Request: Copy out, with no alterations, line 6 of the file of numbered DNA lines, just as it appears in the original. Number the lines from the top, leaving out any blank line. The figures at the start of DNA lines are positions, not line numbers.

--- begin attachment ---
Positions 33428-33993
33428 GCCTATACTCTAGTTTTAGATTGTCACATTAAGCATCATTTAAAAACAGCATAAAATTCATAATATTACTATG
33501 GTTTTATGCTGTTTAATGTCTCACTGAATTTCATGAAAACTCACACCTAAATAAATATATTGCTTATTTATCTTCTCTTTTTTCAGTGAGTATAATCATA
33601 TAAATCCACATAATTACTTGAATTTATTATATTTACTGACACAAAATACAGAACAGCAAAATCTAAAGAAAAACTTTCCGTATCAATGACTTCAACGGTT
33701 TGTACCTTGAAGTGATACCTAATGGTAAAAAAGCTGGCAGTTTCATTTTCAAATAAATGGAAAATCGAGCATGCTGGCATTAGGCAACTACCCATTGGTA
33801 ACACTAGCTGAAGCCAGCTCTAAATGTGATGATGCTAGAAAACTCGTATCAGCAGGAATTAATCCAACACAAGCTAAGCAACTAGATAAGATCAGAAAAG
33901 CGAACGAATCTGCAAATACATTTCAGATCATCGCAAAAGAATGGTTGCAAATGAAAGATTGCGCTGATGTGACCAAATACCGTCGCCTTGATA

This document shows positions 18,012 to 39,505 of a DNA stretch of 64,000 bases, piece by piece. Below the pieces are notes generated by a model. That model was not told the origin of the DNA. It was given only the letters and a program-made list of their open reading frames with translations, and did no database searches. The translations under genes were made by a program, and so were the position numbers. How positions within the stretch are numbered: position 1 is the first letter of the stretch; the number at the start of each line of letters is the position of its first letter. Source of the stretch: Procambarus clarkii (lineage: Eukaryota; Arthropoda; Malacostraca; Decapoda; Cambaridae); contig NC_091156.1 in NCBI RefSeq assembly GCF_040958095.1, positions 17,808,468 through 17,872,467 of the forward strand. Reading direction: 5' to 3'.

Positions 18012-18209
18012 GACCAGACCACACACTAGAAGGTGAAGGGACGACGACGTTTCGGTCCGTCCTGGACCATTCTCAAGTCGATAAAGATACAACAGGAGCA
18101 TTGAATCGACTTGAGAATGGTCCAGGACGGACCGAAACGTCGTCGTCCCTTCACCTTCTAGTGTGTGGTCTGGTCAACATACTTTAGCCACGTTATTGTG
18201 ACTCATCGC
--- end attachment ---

33801 ACACTAGCTGAAGCCAGCTCTAAATGTGATGATGCTAGAAAACTCGTATCAGCAGGAATTAATCCAACACAAGCTAAGCAACTAGATAAGATCAGAAAAG